Ajmal Kasab, the gunman in the Mumbai terror attacks who was photographed stalking CST station with a machine gun and was later caught alive, is appearing in court and has already retracted his confession, stating that it was "coerced". He was photographed and then caught, wasn't he? What is there to confess? Well, one assumes, all the details about the planners and the journey from Karachi and the local accomplices (two of whom are also being tried). This "confession" was sent to Pakistan; other evidence that included identical DNA reports for two different individuals, Kasab and Abu Ismail, which according to Chidambaram was a "minor clerical error".
If by "coercion" Kasab means torture, can we believe his confession? Plenty of evidence says that we cannot (links 1, 2). In fact, eliciting false confessions is often the aim of torture, by totalitarian regimes the world over. I am not sure what "coercion" refers to in Kasab's case, but I really, really hope that it was not torture: if it was, all evidence obtained from him is useless. (And my hopes are not high: we know how Indian police treat common criminals and suspects.) Also, making a mess of this trial -- the only recent case of a terrorist being caught alive, anywhere in the world -- would be a disgrace to our police and investigatory system.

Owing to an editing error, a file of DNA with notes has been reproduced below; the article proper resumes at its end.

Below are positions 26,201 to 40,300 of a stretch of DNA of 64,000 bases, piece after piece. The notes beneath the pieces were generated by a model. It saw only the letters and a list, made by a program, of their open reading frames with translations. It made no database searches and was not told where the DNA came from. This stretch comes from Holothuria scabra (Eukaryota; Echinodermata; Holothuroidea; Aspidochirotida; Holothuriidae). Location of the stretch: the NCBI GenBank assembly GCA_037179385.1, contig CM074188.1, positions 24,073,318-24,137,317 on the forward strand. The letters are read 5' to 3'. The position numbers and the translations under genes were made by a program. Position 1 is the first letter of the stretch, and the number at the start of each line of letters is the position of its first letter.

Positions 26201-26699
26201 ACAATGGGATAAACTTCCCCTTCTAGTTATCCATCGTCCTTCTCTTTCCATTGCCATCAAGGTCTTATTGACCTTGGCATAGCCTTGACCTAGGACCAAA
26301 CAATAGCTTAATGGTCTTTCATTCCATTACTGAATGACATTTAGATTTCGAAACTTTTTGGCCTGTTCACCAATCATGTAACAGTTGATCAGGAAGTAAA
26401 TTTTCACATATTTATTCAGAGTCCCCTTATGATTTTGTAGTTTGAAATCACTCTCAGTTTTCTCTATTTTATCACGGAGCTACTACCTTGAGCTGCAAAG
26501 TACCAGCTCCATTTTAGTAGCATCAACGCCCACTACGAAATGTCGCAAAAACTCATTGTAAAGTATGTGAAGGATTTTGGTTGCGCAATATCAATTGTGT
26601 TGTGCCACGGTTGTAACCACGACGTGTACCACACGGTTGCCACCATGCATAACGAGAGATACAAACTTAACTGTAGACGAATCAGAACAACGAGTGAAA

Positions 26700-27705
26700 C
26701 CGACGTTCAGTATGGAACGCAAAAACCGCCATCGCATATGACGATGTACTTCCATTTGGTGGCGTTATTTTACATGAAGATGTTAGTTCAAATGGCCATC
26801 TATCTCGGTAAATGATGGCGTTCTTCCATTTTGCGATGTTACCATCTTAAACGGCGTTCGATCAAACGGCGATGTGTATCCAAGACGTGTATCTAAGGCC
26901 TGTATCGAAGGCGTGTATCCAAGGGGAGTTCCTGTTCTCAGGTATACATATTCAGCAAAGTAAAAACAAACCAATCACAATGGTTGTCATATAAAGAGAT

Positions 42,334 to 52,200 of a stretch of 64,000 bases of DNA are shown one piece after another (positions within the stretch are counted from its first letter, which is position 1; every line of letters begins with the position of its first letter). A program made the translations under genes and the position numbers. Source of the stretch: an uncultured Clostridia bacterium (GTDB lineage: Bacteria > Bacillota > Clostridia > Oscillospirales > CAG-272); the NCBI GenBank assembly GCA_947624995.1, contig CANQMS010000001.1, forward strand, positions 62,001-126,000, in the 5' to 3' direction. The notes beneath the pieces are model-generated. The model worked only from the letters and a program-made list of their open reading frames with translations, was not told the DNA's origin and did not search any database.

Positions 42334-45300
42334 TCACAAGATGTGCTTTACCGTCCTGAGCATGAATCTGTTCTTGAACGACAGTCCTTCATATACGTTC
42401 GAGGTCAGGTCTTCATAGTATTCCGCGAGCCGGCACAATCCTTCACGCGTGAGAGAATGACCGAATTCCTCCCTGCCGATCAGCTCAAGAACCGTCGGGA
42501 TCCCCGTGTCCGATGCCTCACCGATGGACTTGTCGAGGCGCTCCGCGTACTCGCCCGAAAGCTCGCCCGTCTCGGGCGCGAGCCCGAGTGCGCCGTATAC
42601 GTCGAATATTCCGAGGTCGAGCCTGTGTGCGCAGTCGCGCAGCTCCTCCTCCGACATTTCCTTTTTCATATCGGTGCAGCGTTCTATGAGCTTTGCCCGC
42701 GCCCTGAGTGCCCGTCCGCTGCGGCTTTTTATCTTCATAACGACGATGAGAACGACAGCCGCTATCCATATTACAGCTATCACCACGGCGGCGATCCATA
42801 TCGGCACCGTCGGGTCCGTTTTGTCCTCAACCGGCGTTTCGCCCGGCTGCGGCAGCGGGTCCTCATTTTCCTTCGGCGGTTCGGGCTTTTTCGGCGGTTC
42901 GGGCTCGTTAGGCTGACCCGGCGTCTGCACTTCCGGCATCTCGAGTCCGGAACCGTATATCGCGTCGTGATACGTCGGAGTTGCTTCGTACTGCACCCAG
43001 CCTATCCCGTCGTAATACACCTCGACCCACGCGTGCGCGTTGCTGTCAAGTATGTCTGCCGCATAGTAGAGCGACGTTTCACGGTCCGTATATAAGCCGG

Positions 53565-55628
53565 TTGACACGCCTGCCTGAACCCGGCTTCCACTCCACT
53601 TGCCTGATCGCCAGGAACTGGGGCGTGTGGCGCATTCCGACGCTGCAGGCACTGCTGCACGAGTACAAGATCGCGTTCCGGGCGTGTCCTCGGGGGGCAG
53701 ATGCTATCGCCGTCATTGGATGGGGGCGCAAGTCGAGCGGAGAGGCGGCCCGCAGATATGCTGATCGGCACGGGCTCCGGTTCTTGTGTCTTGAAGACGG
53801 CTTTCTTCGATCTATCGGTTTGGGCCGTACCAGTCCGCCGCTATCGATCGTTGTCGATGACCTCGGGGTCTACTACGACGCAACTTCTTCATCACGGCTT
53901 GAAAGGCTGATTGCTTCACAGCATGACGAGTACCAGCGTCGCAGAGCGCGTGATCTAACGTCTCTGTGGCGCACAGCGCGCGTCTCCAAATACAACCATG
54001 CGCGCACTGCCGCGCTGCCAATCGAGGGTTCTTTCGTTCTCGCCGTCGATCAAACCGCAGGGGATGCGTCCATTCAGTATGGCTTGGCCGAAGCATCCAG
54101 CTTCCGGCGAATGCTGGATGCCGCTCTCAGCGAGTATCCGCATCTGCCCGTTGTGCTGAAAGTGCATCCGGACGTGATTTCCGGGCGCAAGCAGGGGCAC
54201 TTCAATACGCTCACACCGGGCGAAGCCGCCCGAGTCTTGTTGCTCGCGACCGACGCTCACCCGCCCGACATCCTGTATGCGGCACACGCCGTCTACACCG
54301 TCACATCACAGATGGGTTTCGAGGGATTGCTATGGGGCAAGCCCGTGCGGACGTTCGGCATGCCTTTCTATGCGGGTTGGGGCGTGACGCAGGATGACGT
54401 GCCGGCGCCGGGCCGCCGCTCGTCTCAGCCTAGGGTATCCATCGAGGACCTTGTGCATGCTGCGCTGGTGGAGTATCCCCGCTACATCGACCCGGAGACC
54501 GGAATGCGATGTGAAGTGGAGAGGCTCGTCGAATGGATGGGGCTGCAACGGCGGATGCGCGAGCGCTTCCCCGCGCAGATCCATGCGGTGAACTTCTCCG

Elsewhere in the world, Barack Obama authorised the release of four memos detailing "justifications" for torture under the Bush administration. The memos make it clear that the authors knew they were endorsing the very methods that they routinely condemn when practised by foreign governments. Several responses are out on the internet; Glenn Greenwald and Andrew Sullivan are worth reading. Obama has said he is not in favour of prosecuting the CIA operatives who tortured (though that doesn't close the door on independent prosecutors); however, he did not say anything -- one way or the other -- on those who wrote the memos or those in the administration who authorised the torture. Recently, the Red Cross released its own report on the treatment of prisoners at Guantanamo Bay. Both the report and the memos make gruesome reading. Both have spurred international discussion. I wonder if anyone in power in India is talking about the use of torture by our agencies. The media routinely turns up individual cases, but nobody seems to be talking about the issue as a matter of policy.